One Year Later: The Biden Administration

President Joe Biden talks at the State Department in Washington, Feb. 4, 2021. (Stefani Reynolds/The New York Times)

Stefani Reynolds

President Joe Biden talks at the State Department in Washington, Feb. 4, 2021. (Stefani Reynolds/The New York Times)

 It’s official. It has been one year since President Joe Biden took office as the 46th president of the United States. With historic voter turnout and an equally historic administration, President Biden brought in the first ever female, Black and Asian-American U.S. vice-president, Kamala Harris. 

 The administration also saw the first Second Gentleman, and the first Jewish second spouse in Douglas Emhoff. There are countless more records that have been broken, but here is a recap of what President Biden has, and hasn’t accomplished in his first year as President.

  • He has gotten nearly 85% of all Americans 12 and older at least one vaccine shot.
  • President Biden’s first year was the greatest year of job creation in American history, with more than 6 million jobs created.
  • Passed the American Rescue Plan and Bipartisan Infrastructure Law.
  • Experts estimate the American Rescue Plan plummeted the child poverty rate to the lowest levels on record, and the unemployment rate is down to 3.9%, two years faster than projected.
  • The unemployment rate dropped from 6.2% when Biden took office to 3.9% under President Biden –– the biggest single year drop in American history. When the President was sworn in, over 18 million were receiving unemployment benefits. Today, only 2 million are—also the biggest single year drop in history.

On the other hand, some things have changed for the worse…

  • Inflation in the US was up a record 6.8% over the course of the year.
  • President Biden’s nearly $2 trillion “Build Back Better” social plan and a pair of voting rights bills, one of them being the John Lewis Voting Rights Act, has been stalled in the Senate despite passing the House. The reason why they haven’t passed is due to Kyrsten Sinema and Joe Manchin, two Democratic senators who refuse to pass any “radical” voting rights and climate change bills.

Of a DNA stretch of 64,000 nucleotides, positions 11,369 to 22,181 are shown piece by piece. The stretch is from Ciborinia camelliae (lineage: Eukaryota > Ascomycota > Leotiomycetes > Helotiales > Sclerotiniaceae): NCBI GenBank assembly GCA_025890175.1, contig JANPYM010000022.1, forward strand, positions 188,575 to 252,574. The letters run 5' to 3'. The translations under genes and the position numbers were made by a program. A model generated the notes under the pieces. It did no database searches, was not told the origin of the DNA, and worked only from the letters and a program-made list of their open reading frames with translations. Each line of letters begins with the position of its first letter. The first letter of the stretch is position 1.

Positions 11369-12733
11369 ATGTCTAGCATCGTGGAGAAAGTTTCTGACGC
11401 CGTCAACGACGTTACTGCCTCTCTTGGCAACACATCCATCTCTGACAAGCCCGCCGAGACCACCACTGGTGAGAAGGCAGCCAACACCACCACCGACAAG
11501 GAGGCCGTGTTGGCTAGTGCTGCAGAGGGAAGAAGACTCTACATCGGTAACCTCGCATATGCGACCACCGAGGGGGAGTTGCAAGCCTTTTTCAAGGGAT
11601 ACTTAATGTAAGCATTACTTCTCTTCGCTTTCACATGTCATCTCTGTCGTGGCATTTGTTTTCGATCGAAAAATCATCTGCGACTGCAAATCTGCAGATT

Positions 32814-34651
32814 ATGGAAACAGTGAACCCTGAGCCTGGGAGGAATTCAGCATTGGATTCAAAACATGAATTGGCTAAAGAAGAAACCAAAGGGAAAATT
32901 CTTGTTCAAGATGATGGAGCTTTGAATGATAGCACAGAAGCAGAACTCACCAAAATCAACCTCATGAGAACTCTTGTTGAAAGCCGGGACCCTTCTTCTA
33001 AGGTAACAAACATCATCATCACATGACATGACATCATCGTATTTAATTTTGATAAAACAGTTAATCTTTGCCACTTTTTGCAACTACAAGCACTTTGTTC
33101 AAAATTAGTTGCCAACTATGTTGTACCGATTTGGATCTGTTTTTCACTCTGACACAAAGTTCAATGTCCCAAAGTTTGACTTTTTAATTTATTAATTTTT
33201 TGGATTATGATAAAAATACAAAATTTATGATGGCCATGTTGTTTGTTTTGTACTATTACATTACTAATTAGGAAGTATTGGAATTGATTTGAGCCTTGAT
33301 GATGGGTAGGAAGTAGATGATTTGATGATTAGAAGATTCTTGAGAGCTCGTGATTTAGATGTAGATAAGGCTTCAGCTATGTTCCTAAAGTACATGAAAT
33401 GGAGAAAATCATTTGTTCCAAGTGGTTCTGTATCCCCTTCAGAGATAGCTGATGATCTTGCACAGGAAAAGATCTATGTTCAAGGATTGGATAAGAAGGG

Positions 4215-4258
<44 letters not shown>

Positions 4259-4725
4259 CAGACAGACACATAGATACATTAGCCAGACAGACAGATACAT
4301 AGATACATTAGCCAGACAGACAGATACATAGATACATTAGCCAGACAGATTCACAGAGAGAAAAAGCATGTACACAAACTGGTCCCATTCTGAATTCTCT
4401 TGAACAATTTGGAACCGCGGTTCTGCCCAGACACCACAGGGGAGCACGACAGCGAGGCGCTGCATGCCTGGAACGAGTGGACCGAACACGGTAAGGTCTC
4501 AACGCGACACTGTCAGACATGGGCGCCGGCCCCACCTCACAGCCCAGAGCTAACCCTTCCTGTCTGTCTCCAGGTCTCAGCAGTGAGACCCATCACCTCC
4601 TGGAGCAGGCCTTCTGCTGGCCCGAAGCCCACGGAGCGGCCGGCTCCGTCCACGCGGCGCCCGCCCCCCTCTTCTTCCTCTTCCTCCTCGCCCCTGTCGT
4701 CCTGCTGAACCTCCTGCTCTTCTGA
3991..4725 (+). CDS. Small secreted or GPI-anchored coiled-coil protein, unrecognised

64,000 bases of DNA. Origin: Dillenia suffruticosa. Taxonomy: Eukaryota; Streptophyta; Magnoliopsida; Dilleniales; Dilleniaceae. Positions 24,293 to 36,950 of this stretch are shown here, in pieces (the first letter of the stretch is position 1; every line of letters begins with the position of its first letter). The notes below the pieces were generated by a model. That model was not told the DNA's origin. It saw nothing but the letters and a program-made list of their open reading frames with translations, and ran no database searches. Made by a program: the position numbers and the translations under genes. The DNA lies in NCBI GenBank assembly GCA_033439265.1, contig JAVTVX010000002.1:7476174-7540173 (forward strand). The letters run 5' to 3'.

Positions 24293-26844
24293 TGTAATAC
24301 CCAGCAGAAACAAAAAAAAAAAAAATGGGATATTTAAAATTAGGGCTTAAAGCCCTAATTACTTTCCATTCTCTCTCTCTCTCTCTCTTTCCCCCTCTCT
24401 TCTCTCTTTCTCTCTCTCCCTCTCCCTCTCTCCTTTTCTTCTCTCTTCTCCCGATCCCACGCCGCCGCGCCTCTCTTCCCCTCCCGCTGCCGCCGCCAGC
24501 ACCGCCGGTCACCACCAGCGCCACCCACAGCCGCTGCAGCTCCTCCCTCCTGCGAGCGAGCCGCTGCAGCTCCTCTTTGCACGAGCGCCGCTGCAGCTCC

• “Regular gas costs, on average, 58.7% more than it did a year ago this time – $3.491 a gallon last month, versus $2.20 in November 2020, according to the federal Energy Information Administration (EIA).” Yet this piece of information from the Pew Research Center does tell the reader an important fact; “looking just at the recent rise can be misleading, or at least incomplete. For one thing, a year ago the United States was battling yet another wave of COVID-19 cases, large parts of the economy were still shuttered and demand for gas was way down. Estimated consumption in 2020 was 534 gallons per driver, down 14.4% from 624 gallons in 2019.”

 It has been an eventful year for President Biden, and while there have been some great triumphs, there have also been some greater losses, both in terms of human life, and losses to Biden’s overall presidential plan due to difficulties passing bills and legislation. It’ll be interesting to see what he accomplishes in his second year, and what new challenges he will face in office.


Editor’s note: All of the statistics in the article have been updated as of February 9th, 2022. We acknowledge that these numbers fluctuate often and may not reflect the status quo.



DeSilver, Drew. “Turnout Soared in 2020 as Nearly Two-Thirds of Eligible U.S. Voters Cast Ballots for President.” Pew Research Center, Pew Research Center, 28 Jan. 2021, 

“List of Jewish Political Milestones in the United States.” Wikipedia, Wikimedia Foundation, 30 Nov. 2021, 

Gittleson, Ben. “Biden’s Report Card: 1 Year in, Accomplishments and Stalled Priorities.” ABC News, ABC News Network, 

Michael. “Biden’s Pandemic Fight: Inside the Setbacks of the First Year.” The New York Times, The New York Times, 23 Jan. 2022, 

The New York Times. “See How Vaccinations Are Going in Your County and State.” The New York Times, The New York Times, 17 Dec. 2020, 

DeSilver, Drew. “Gasoline Costs More These Days, but Price Spikes Have a Long History and Happen for a Host of Reasons.” Pew Research Center, Pew Research Center, 9 Dec. 2021,